Environmental groups filed a lawsuit Monday against Secretary of the Interior David Bernhardt's order last week extending appointments to two officials who have not been confirmed by the U.S. Senate. File Photo by Mike Theiler/UPI | License Photo
May 11 (UPI) -- Environmental protection groups filed a lawsuit Monday against the U.S. Department of Interior over appointments of National Park Service and Bureau of Land Management leaders.
The lawsuit was filed in the U.S. District Court for the District of Columbia by the Public Employees for Environmental Responsibility and the Western Watersheds Project.
The suit seeks to vacate Interior Secretary David Bernhardt's May 5 order to extend appointments of NPS Deputy Director David Vela and BLM Deputy Director William Pendley by one month.
Neither has been nominated or confirmed by the the U.S. Senate or appointed by President Donald Trump as "acting" director under the Federal Vacancies Reform Act, the suit says.
The groups argue that both are unqualified for their positions, which they have held for months through repeated extensions without any nominee before the U.S. Senate to replace them.
Furthermore, they argued that the extensions also violated the 210-day maximum period they could have stayed in office as acting directors under the the FVRA.
The BLM manages 247 million acres of public land and the NPS is responsible for protecting and preserving 85 million acres, which together makeup almost one-seventh of the nation's total land area, according to a joint statement from PEER and WWP. Together, Pendley and Vela have been in charge of thousands of agency staff and overseen tens of millions of dollars of taxpayer-funded expenditures.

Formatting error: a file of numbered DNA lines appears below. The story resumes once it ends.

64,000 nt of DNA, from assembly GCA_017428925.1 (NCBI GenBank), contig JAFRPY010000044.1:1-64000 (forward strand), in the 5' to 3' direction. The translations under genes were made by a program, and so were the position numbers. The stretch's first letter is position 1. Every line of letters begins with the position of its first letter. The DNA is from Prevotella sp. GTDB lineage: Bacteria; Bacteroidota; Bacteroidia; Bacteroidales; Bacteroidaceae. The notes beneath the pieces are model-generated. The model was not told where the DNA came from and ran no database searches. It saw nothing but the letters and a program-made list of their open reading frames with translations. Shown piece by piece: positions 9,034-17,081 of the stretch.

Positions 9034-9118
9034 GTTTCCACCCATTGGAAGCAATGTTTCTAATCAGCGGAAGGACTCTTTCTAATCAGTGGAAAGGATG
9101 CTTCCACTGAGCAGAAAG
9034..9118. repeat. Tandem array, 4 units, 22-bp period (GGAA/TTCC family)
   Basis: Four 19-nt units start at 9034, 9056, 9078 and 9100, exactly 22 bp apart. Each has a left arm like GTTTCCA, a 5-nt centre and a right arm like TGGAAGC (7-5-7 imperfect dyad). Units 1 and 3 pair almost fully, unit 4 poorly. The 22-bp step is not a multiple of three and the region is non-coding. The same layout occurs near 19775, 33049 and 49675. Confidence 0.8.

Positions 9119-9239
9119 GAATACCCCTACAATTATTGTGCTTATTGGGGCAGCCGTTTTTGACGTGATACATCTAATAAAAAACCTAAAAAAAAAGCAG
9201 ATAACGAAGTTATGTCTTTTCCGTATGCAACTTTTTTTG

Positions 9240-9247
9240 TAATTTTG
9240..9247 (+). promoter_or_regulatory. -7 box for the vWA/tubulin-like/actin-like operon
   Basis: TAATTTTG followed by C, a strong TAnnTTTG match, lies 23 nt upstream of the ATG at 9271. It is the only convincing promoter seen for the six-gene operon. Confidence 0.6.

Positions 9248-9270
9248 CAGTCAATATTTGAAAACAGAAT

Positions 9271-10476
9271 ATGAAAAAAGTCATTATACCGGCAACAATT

Interior Department spokeswoman Conner Swanson called the lawsuit "baseless," according to The Hill.
"As we continue to address this national emergency, these special interest groups would rather seek to divert critical taxpayer resources from a baseless lawsuit and attempt to remove the leaders of critical government bureaus," Swanson said. "Mr. Pendley and Mr. Vela are providing crucial leadership, and the Department is grateful for their service."
Pendley was first appointed in July with no prior land management experience and his appointment has continued for more the nine months through extensions, according to the suit.
"These serial, 'temporary' appointments for Pendley to head the nation's largest public lands agency are not only irresponsible but illegal, as well," Western Watersheds Project Executive Director Erik Molvar said in a joint statement. "William Perry Pendley has little chance of surviving the scrutiny of a Senate confirmation process, as he has been a public lands extremist, dedicated to selling off public lands or handing over public resources to mineral and livestock industries throughout his career."
As a lawyer for over three decades, Pendley sued federal agencies in "an ultra-conservative, anti-environmental, legal foundation," according to the environmental protection groups.
PEER sought records last July "documenting the basis for his appointment" but it "has not produced a single document" despite a November lawsuit under the Freedom of Information Act, the statement shows.
Vela, whose NPS appointment began in September and continued through more than seven months of extensions "has been criticized for chaotic and inconsistent decisions on closing parks during the COVID-19 outbreak, which likely increased risks for both staff and visitors," the joint statement said. "He is now under the gun to assess the National Park System's capacity to avoid dangerous overcrowding and new spikes of infection as parks reopen."
This is not the first time advocacy groups have filed suit to remove appointments under the Trump administration. Earlier this year a federal judge ruled that Ken Cuccinelli's appointment as acting director of the U.S. Citizenship and Immigration Services was illegal after advocacy groups sued.
The day after the judgment, Cuccinelli said that he would file an appeal.